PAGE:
Institute for War and Peace Reporting | Giving Voice, Driving Change
Zagreb Seeks Regional Revival
The historic Adriatic region of Dalmatia was dubbed "the cradle of Croatia" by the country's nationalist leaders. But this did not stop them forcibly renaming it Southern Croatia when Franjo Tudjman came to power in the early nineties.
It was a linguistic facade, barely masking a process under which regions were stripped of their political, economic and cultural autonomy in the name of unity and resistance to "centuries of Croatian division at the hands of Vienna, Budapest and Belgrade."
Centralisation of Croatia enabled President Tudjman and his ruling Croatian Democratic Union (HDZ) to tighten their grip on the country. At the same time, Zagreb developed into a metropolis where wealth was concentrated, while the provinces became impoverished.
The new ruling coalition plans to tackle the legacy of centralisation by granting the Croatia's provinces more autonomy. That two of the four governing parties in the new coalition have a strong regional emphasis suggests the issue will be a priority.
Indeed, the authorities have already pledged to spread economic development more equally across the country and to grant the regions a bigger share of tax revenues.
This new approach has been welcomed in Dalmatia which along with Istria have been some of the most vocal critics of centralisation.
Istrians expressed their resistance to the policy in recent elections by voting en masse for their regional party, The Istrian Democratic Parliament. Zagreb's response was to denounce the local government as irredentist, and pro-Italian.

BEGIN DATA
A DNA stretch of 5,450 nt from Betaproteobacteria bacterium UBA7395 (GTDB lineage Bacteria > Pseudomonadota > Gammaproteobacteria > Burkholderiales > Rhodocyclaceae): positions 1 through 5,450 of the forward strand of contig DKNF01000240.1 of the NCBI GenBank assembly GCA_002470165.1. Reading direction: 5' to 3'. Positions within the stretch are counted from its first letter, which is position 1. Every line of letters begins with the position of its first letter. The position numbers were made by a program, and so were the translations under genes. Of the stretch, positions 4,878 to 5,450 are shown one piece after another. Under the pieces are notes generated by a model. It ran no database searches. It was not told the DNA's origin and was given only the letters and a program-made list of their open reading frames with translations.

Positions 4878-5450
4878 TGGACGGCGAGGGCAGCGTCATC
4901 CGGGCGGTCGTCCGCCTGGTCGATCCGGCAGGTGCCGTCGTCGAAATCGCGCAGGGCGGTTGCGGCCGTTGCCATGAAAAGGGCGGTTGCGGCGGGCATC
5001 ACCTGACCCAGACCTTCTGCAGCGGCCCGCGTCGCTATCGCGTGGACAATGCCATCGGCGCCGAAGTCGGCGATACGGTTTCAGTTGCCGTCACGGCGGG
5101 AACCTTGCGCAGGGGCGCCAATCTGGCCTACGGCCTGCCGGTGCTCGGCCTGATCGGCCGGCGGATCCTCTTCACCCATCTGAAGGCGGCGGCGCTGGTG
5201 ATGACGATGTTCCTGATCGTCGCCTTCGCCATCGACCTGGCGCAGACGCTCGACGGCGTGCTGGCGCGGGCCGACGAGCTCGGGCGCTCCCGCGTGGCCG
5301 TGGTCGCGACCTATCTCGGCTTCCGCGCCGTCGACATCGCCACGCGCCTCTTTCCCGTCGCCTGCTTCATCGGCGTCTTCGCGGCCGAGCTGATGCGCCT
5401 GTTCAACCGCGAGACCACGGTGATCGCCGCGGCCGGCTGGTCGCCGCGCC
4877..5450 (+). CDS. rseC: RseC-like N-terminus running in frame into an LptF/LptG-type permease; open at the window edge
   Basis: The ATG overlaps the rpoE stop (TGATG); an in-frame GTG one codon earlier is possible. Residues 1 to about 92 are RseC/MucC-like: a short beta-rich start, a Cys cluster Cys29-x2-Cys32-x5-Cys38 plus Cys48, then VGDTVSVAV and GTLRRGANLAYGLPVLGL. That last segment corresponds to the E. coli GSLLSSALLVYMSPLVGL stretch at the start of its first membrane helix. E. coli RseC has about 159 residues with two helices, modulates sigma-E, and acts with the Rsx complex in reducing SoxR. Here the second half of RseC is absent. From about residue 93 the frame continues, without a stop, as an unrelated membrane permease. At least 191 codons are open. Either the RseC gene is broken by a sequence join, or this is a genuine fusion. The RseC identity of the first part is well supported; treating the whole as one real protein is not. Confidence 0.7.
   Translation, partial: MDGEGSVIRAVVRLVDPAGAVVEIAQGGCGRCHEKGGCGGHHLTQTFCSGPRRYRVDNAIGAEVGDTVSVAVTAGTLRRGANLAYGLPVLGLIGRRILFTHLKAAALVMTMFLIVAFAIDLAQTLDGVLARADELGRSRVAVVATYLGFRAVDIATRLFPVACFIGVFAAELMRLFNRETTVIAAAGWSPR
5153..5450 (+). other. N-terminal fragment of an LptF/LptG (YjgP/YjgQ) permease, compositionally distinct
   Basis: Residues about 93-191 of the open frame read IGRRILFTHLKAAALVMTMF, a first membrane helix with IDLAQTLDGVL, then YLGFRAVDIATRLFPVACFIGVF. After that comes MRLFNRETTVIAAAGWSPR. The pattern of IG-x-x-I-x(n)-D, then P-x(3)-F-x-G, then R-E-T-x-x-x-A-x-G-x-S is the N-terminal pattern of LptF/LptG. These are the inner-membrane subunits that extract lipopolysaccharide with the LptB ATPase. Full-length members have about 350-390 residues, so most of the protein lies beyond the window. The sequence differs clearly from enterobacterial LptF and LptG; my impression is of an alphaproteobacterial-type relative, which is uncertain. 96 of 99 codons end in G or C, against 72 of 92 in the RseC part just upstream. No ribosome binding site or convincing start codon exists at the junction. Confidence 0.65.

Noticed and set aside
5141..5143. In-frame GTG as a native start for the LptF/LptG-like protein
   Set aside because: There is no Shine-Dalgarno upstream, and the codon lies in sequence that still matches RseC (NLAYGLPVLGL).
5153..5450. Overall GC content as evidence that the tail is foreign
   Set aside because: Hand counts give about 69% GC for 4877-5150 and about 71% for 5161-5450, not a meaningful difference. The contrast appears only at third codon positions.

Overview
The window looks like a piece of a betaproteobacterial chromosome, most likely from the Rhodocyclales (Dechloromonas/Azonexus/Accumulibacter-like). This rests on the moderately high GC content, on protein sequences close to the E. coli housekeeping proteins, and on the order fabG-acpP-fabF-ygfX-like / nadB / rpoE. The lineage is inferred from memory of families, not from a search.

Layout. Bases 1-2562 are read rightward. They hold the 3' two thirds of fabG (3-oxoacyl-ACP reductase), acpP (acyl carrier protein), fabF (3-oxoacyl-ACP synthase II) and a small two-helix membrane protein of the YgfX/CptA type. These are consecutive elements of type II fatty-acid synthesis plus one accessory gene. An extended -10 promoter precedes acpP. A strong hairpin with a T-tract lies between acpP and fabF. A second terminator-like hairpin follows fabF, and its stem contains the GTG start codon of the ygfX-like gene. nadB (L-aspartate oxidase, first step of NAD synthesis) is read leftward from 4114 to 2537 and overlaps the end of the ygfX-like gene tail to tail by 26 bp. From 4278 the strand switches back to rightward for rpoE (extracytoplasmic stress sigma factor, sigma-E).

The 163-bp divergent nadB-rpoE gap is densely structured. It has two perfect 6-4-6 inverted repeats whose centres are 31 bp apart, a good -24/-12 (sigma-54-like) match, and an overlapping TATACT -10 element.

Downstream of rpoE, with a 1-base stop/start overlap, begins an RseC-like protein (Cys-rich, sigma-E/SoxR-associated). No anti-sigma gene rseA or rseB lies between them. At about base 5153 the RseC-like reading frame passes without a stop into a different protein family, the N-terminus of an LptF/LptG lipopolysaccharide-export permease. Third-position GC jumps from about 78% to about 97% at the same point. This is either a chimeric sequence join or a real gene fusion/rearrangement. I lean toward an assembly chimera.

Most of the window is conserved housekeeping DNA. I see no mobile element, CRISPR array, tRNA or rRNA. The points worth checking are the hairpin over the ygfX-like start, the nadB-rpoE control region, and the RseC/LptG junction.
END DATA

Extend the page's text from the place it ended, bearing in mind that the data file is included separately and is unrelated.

The authorities cracked down even harder on Dalmatia's regional party, Dalmatian Action, in the early 1990s. Members were accused of blowing up their own head office in Split. They were eventually acquitted by a Military Court, after a long legal farce. But the damage had been done. The party had been marginalised.
Economic inequalities were some of the most damaging consequences of centralisation.
Dalmatia used to be a wealthy region. But unemployment has steadily risen over the past decade, particularly in the once thriving port of Split. "It is catastrophic that statistically every third student will be unable to find a job when they complete their studies," says Dr Srdjan Vrcan, a professor at the University of Split.
Towns of exceptional beauty and tradition, such as Dubrovnik, Sibenik and Zadar, which were badly damaged during the Croatian war, did not receive sufficient investment after the conflict. They suffered depopulation and economic downturn as a result.
Dalmatian towns are "coming apart at the seams" and are turning into centres of poverty in which black-marketeering has become the foundation of the economy and life, a recent study on the region reported.
The former HDZ government had planned to build a motorway from Zagreb to Dubrovnik, via Bosnia, bypassing Dalmatia. The regional authorities opposed this without success. The HDZ's obsession with connecting Bosnia to Croatia was, it seems, outweighed by any concern for a part of its own country.
Privatisation in Croatia served to reinforce geographic inequality. Officials in Zagreb enriched themselves by buying up regional commercial concerns on the cheap.
In Dalmatia, many of the firms purchased in this period are now derelict, their workers on the streets. The state's potential has ended up in the hands, not of the workers but the political elite in Zagreb.
The new Croatian authorities have pledged to make a break with the past. But given the damage suffered by Croatia regions over the last ten years, the task of reviving them may prove to be one of the government's greatest challenges.
Goran Vezic is a new contributor to IWPR from Split.
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